Japan is not aided in terms of potential rainfall over land by its west-east orientation, often parallel to the Jet stream, which can stretch the precipitation out along the length of the country. This is evidenced from the map below of a forecast of precipitation (in mm) before landfall. Japan’s rugged terrain is also responsible for orographically enhancing the precipitation, which only exacerbates the rainfall issue.
Urban wind hazard
Tokyo is huge in terms of urban sprawl. The chart below shows the population density of Tokyo alongside that of New York and by way of another loss-driving location in the US, Miami. The densely populated area in the darkest greys (equivalent to 20,000 people per km) stretches over a larger area that New York, as does the lesser, but still highly populated regions in grey. Miami pales in comparison to Tokyo’s population density.
The degradation of wind hazard in major urban areas is a relatively unknown quantity because of lack of official wind observations in these areas: often wind observations are preferred to be in areas with little obstruction within the nearest 50-100 metres. How the wind drops off across high exposure areas is clearly key to understanding the loss impacts.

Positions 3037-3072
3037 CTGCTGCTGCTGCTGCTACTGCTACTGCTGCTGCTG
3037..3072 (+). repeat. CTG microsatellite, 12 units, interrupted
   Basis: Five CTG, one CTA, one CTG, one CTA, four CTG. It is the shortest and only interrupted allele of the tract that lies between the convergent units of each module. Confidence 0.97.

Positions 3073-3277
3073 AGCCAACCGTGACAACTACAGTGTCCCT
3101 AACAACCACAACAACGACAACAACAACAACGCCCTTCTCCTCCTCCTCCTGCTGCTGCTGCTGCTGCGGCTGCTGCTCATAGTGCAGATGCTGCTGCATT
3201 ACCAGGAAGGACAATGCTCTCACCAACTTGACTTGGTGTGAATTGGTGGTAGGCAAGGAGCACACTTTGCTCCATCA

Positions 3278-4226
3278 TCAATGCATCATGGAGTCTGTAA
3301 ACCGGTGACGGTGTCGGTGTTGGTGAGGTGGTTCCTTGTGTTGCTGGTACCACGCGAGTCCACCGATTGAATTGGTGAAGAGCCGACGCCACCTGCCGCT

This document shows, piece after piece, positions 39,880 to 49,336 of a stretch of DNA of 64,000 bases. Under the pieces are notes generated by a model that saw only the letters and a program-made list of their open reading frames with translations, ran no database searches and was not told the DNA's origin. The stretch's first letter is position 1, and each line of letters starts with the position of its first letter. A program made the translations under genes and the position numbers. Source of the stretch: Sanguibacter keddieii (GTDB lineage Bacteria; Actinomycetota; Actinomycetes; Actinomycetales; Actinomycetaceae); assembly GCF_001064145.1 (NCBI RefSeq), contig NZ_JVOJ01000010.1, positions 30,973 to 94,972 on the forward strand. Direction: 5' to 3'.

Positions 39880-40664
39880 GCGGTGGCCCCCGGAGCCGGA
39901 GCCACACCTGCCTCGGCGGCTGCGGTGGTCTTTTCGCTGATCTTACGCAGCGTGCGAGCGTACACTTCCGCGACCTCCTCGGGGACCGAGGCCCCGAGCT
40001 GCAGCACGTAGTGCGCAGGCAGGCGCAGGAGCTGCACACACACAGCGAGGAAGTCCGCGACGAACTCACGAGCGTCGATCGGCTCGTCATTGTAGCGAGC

Interestingly, two stations are fairly closely located to one another in Japan. Haneda Airport (H) on the map below is on the outskirts of the city and central Tokyo (T) in a park, about 15-20 km to the north-west of Haneda Airport.
The data shown below highlights two aspects of the storm at these two locations. The lines show the central pressure as Hagibis passed over the city. Both locations saw a similar minimum pressure of around 967mb. The two sets of dots at each location point to the mean wind and the gusts at each location.
What is marked is how the mean wind speeds at the more exposed Haneda location are significantly higher than inland at the central Tokyo site, something we expect: cities degrade the mean wind. What is remarkable however in this example is how the gustiness of the winds over and above the mean at central Tokyo in the high density urban area is considerably higher. This means that the peak gusts at the two locations are fairly similar, where one might expect gusts to be lower in dense urban areas: and is certainly food for thought. With Tokyo experiencing both Hagibis and Faxai this year, is clearly one of the more highly urbanised areas with a fairly regular typhoon risk from which we could benefit from further understanding as to how tropical cyclones affect large cities to help us better assess risk in urban areas.
Finally, anecdotally, central Tokyo seemed fairly unscathed the following day in spite of these strong winds passing over the area. We might even ask whether the strictness of building codes given the ever-present earthquake risk is making buildings more resilient here?
There are a lot of unknowns at play when typhoons make landfall in Japan, so it’s little wonder that losses take a little longer to be crystallised in this part of the world.